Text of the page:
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2002-06-02
Madison, WI. Sam's Club rejected for refusal to build green store.

Jock Westbrooks says he has a perfect record. In his years of working for Wal-Mart, he has located over 450 stores, he told The Capital Times in Madison, Wisconsin. But it looks like his luck has run out in the controversial application for a Sam's Club on the east side of Madison. Wesbrooks said "I've never seen this happen before," after the city's Plan Commission unanimously rejected on May 20th. a 130,000 s.f. store near Starkweather Creek. The plan has been kicked around for almost two years now, and the Plan Commission asked for too many changes to suit Wal-Mart. The city wanted Sam's Club to draft a plan to reduce traffic (estimated at 8,000 car trips per day), to use turf grass in their parking lot, and to meet independent design standards called LEED (Leadership in Energy and Environmental Design) as certified by the US Green Building Council. Initially, Wal-Mart said it would meet the LEED minimum standards, but then the corporation challenged the city saying 'Madison does not have the right to propose outside certification." Instead, Wal-Mart offered to pay the city $75,000, which they said was the cost of getting LEED certification paperwork processed. Wal-Mart said its $75,000 could be used for a neighborhood park or a bike path, but city Alderman Steve Holzman said "we looked at it as a bribe." The head of Madison's Urban Design Commission surmised that Wal-Mart just didn't want to set a precedent of accepting LEEDs standards, because other communities would start exacting the same measures from them. A local group called Sustain Dane opposed the east side Sam's, saying they would "prefer that smaller, locally owned businesses be built to serve the community and retain the capital generation." The project was also opposed by Wisconsin Citizen Action. The Alderman whose district would be impacted by the project, said he could not support the project "because of its magnitude", and that he was not willing to accept a Sam's Club at the "expense of having gridlock out there." The city's lawyer told the Plan Commission that "there are no conditions that reasonably can secure compliance with the ordinance standards". So traffic problems and the unwillingness by Wal-Mart to produce an "environmentally sensitive" green building, gave the city enough ammunition to ruin Jock's siting record. Wal-Mart could appeal the decision, but it is unlikely that the City Council would overturn the ruling, according to the Capital Times.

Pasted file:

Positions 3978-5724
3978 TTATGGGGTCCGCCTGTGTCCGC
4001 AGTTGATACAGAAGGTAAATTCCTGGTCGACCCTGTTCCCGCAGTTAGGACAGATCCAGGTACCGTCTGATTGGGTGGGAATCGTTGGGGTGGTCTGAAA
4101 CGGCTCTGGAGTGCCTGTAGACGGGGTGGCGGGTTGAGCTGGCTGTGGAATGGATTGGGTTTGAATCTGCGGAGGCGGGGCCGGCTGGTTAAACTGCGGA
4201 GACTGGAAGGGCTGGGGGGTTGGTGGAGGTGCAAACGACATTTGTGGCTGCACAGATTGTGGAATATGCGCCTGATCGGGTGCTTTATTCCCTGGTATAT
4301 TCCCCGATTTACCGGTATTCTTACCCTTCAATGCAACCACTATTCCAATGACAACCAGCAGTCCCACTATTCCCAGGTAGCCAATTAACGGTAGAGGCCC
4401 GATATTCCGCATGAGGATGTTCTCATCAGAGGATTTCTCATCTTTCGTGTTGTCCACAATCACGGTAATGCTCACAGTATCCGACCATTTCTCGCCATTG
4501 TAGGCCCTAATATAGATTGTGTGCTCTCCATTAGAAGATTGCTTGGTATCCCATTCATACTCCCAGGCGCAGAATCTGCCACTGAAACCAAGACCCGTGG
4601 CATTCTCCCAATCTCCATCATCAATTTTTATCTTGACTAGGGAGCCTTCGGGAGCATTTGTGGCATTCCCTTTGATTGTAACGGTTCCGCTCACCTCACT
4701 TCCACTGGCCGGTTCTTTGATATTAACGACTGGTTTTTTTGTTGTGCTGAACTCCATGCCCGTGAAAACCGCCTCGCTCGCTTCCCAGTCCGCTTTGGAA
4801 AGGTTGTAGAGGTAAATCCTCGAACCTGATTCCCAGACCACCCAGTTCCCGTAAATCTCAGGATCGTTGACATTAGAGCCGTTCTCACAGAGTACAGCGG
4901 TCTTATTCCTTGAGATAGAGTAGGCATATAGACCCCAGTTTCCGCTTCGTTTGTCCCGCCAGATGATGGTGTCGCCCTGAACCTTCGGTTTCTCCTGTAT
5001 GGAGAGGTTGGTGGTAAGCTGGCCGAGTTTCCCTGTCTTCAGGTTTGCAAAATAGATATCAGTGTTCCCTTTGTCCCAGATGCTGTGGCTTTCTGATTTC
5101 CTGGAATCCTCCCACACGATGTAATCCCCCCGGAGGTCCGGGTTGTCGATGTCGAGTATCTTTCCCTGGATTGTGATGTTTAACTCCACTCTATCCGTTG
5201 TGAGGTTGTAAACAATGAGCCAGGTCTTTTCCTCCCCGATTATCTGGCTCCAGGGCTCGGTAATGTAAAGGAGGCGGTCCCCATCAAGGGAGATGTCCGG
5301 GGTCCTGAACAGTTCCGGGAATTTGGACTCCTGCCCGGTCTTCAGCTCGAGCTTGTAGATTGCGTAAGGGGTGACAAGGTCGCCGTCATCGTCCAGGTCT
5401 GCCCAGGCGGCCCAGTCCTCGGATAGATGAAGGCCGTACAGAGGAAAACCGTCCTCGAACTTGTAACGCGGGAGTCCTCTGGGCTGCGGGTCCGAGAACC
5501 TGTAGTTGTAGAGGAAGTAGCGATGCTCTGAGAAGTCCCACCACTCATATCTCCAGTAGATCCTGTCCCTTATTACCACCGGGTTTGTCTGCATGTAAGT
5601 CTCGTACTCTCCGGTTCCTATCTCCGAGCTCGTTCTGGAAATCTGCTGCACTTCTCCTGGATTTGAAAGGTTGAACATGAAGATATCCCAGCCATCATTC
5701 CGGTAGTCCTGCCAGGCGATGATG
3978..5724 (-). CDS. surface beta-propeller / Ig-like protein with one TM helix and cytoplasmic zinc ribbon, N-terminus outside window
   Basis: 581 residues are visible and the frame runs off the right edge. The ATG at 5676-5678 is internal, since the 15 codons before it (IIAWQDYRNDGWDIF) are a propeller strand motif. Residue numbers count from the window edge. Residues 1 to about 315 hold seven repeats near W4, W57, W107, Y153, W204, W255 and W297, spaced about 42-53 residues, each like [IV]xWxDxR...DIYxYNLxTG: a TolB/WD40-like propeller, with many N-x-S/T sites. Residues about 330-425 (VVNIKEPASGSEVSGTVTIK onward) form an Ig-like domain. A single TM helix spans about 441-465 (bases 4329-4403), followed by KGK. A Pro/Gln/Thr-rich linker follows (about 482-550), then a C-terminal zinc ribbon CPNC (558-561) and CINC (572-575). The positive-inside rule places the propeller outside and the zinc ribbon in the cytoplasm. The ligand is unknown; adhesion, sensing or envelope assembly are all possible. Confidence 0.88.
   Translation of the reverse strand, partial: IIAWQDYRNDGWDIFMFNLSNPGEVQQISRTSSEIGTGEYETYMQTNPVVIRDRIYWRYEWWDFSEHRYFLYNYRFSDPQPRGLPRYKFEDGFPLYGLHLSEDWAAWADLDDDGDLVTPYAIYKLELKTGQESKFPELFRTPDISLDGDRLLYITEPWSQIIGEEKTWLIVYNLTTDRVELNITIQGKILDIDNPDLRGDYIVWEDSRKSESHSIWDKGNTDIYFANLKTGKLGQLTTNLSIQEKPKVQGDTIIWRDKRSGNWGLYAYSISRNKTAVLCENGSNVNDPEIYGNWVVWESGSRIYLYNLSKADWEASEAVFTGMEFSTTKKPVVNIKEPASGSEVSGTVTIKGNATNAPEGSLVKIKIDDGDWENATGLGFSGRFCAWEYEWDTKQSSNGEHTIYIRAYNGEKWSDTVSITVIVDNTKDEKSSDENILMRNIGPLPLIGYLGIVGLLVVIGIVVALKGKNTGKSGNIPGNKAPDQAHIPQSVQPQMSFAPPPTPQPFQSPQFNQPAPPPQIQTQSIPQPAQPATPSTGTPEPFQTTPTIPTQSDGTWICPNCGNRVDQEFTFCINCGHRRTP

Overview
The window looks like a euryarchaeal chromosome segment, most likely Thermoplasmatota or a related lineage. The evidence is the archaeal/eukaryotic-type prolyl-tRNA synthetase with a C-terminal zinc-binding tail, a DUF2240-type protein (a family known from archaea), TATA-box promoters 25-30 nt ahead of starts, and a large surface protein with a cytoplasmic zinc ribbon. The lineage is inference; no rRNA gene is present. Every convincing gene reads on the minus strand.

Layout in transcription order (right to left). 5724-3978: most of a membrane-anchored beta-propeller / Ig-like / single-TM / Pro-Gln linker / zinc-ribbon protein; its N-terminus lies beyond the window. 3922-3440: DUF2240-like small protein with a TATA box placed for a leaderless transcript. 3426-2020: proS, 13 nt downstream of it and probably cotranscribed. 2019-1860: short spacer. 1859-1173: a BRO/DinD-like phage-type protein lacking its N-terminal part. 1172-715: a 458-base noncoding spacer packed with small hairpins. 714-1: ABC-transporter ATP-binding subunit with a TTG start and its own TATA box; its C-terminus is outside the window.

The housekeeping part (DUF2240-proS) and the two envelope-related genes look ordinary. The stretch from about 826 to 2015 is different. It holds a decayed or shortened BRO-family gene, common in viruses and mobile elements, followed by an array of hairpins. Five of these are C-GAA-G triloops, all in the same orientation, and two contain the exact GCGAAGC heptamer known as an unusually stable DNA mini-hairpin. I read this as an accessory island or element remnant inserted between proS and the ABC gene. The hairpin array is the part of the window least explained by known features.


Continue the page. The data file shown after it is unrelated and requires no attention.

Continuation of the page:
What you can do: Keep in mind that the land in question here is already commercially zoned. This Madison case reminds us again that developers (and often city planners) will insist that landowners can do as they please if the land is commercially zoned. Readers of this Newsflash page know such statements are simply a misleading, self-serving assertion. Wal-Mart tried to get out from under the LEEDs standards, so any community that wants to push these developers to produce better projects, should amend their local zoning code by adding one sentence to require buildings over a certain size to meet the guidelines promulgated by the US Green Building Council. It's just one more way to hold developers to a higher standard beyond the big box lowest common denominator mentality.










 
 
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